Alternate set-up for repeated trials: Since it is sometimes hard to blow up a balloon again after a straw has been taped to it, you can save on balloons and time by taping a plastic bag (with the open end positioned away from the rocket direction) to the straw and string, and then inserting a blown-up balloon into the bag for each rocket trial. Point out that inserting the blown-up balloon into the plastic bag is like placing the fuel into the rocket structure, but the "nose cone" is not as efficient as a balloon would be.

Assessment

Pre-Activity Assessment

Question/Answer: Ask the students and discuss as a class:

  • How does a rocket fly? (Answer: It expels exhaust in one direction and moves in the other.)
  • Is it harder for a rocket to fly straight up or horizontally? (Answer: It is harder to fly up because it must overcome gravity.)
  • Who designs rockets? (Answer: Engineers.)
  • Which types of engineer? (Answer: Aerospace, mechanical, electrical, computer, materials, chemical, software, systems; it takes many types of engineers, working together, to design a rocket or spacecraft.)

Activity Embedded Assessment

Worksheet: Have students complete the activity using the Rocket Flight Worksheet. Review their answers to gauge their mastery of the subject.

Post-Activity Assessment

Drawing: Have students design and draw their own space rockets. Have them use arrows to label the action and reaction of Newton's third law of motion.

Engineering Redesign: Ask students how they might improve the design of their balloon rocket. Then have them sketch or test their ideas.

Activity Extensions

Have students brainstorm how they might get their balloon rockets to fly further. Give them extra supplies such as more and different (shape, size) balloons, bigger straws, and paper cups (for creating nose cone shapes). Adding extra balloons is like adding more fuel. Have them design, create and test their new designs. Discuss how the new rockets performed compared to their original rockets. Have students hypothesize why some rockets performed better than others.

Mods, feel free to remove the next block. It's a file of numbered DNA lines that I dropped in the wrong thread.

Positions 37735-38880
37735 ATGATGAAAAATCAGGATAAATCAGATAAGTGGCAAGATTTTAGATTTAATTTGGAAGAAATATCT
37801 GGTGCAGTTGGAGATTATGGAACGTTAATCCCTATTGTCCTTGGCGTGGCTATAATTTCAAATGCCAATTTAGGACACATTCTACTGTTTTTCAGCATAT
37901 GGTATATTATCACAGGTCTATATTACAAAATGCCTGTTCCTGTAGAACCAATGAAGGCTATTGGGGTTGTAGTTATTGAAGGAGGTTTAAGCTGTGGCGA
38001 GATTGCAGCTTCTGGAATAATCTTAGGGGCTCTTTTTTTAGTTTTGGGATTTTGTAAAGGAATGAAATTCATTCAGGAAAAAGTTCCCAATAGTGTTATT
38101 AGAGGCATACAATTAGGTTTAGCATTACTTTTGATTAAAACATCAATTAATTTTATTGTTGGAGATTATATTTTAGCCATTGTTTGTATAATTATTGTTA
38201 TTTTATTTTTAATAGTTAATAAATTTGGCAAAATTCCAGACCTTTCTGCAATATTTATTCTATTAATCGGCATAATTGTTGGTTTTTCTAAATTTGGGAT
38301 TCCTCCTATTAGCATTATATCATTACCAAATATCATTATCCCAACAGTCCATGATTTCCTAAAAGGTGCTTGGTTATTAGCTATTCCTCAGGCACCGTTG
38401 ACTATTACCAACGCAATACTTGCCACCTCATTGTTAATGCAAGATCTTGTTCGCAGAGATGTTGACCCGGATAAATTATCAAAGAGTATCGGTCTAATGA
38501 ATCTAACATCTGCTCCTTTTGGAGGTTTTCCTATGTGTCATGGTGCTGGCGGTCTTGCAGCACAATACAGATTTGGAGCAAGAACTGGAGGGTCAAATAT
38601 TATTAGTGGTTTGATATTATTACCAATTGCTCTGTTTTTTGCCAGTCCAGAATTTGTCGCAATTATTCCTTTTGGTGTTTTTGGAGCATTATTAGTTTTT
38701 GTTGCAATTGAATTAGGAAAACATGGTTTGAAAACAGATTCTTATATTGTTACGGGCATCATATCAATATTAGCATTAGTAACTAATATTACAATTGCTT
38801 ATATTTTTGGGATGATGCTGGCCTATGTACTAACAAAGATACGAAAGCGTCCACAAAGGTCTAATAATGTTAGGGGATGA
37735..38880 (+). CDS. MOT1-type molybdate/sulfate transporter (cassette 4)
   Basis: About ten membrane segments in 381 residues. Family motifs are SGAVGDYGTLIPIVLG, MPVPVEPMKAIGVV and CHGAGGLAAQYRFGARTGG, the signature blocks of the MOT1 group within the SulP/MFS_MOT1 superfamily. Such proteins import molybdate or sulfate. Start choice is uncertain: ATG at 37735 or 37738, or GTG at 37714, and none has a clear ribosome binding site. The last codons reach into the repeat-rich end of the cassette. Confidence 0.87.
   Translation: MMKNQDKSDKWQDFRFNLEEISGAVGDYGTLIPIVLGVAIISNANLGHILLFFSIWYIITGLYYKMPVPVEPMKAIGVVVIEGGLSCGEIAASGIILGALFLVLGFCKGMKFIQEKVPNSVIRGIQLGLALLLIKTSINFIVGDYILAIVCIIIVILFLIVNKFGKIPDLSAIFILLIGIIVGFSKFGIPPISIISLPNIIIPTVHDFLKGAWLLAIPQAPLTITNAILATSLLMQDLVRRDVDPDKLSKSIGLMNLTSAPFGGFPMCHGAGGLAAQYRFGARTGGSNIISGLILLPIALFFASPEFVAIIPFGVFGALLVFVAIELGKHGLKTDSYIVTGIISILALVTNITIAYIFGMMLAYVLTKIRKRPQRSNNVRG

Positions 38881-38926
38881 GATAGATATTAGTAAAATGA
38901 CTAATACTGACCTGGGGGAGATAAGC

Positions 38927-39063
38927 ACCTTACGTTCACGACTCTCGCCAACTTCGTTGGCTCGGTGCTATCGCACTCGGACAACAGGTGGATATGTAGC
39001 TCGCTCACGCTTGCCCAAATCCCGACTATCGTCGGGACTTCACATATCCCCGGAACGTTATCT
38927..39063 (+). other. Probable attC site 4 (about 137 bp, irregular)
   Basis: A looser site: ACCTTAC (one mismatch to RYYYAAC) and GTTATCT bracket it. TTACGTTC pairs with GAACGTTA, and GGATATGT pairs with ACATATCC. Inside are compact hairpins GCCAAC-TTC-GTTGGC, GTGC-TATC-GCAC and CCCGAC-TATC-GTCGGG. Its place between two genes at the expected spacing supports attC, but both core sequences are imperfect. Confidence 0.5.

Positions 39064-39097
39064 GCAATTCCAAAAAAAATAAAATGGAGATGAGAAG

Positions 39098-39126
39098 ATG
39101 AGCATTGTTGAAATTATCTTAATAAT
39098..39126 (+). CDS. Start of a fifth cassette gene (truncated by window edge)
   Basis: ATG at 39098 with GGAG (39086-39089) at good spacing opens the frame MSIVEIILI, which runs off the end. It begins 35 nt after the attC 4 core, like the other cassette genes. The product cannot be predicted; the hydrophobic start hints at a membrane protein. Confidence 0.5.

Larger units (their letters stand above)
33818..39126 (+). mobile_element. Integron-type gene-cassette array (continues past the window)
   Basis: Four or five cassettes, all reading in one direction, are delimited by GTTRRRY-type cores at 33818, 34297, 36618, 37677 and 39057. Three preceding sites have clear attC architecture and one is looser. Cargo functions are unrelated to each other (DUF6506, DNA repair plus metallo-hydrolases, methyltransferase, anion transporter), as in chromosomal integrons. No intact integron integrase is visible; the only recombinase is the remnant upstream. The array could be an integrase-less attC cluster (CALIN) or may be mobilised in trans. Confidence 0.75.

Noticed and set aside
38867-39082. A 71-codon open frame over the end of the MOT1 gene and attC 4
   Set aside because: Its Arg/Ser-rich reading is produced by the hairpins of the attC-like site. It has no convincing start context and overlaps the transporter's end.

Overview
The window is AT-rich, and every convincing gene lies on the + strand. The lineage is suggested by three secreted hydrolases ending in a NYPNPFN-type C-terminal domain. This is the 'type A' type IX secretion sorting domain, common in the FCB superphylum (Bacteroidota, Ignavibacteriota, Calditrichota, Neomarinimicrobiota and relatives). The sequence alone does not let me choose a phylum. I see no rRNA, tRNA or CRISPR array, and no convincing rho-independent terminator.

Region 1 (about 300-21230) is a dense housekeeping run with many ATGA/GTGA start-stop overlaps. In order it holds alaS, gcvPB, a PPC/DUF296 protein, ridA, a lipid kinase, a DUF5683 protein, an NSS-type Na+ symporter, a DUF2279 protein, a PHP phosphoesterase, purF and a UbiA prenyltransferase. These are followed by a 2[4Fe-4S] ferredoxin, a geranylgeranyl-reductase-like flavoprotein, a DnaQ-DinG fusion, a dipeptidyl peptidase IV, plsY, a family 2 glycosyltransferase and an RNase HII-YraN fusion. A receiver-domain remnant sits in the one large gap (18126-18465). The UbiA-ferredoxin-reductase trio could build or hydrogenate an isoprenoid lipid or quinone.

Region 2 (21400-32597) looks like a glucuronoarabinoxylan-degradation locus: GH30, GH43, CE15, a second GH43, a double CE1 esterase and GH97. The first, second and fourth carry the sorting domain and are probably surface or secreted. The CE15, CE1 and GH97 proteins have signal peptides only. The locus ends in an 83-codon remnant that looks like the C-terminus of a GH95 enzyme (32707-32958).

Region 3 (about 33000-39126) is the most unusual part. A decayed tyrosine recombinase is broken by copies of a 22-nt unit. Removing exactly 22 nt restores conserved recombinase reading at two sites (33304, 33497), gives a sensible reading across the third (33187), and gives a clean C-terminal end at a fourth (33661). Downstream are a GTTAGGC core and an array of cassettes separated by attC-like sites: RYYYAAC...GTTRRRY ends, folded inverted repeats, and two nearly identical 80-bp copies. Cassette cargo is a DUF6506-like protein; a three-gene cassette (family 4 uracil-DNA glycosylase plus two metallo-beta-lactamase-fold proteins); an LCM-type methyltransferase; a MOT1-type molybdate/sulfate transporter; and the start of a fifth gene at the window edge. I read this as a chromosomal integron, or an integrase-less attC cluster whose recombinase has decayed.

Using the distance travelled data from their worksheets, have students convert their distances from their specified unit of measure to other units. (i.e., convert from feet to meters). This allows students to get another representation of how far their balloon rockets travelled by using larger and smaller units. Have students compare these differences by making a two- column table with their measurement equivalents.

Activity Scaling

A diagram shows the circular flow from brainstorm to design to review and back to brainstorm.
copyright
Copyright © Copyright © Brett Ellison, ITL Program, College of Engineering, University of Colorado at Boulder, 2005.

  • For lower grades, conduct the activity as a teacher demonstration.
  • For upper grades, have students experiment with different balloon shapes (rockets) as well as the opening size (straw diameter).Ask students to come up with different prototypes and work through the engineering design process to see which combination of factors produce the best balloon rocket. Design process steps: brainstorm many different design ideas; select the best design; draw, create and test your design; review your design; improve your design based on what you learned.
  • For more advanced students, have them calculate (and graph) the average rocket distance traveled for their horizontal and incline data collected. Have them hypothesize what other factors contribute to the different distances achieved.

References

Benson, Thomas J. Propulsion Activity. Last updated December 20, 2006. Beginner's Guide to Propulsion, Newton's Third Law and Aircraft Propulsion Activity, Glenn Learning Technologies Project, NASA. Accessed January 12, 2007. http://www.grc.nasa.gov/WWW/K-12/BGP/Shari_N/propulsion_act.htm

Liftoff to Learning: Space Basics. Space Team Online, Learning Technologies Project, NASA Quest. Accessed January 12, 2007. http://quest.nasa.gov/space/teachers/liftoff/basics.html

The Society for International Space Cooperation. Accessed January 12, 2007. http://www.spacesociety.org/

Contributors

Jessica Todd; Sam Semakula; Jessica Butterfield; Geoff Hill; Denise W. Carlson

Copyright

© 2006 by Regents of the University of Colorado.

Supporting Program

Integrated Teaching and Learning Program, College of Engineering, University of Colorado Boulder

Acknowledgements

The contents of this digital library curriculum were developed under a grant from the Fund for the Improvement of Postsecondary Education (FIPSE), U.S. Department of Education, and National Science Foundation GK-12 grant no 0338326. However, these contents do not necessarily represent the policies of the Department of Education or National Science Foundation, and you should not assume endorsement by the federal government.

Last modified: May 24, 2018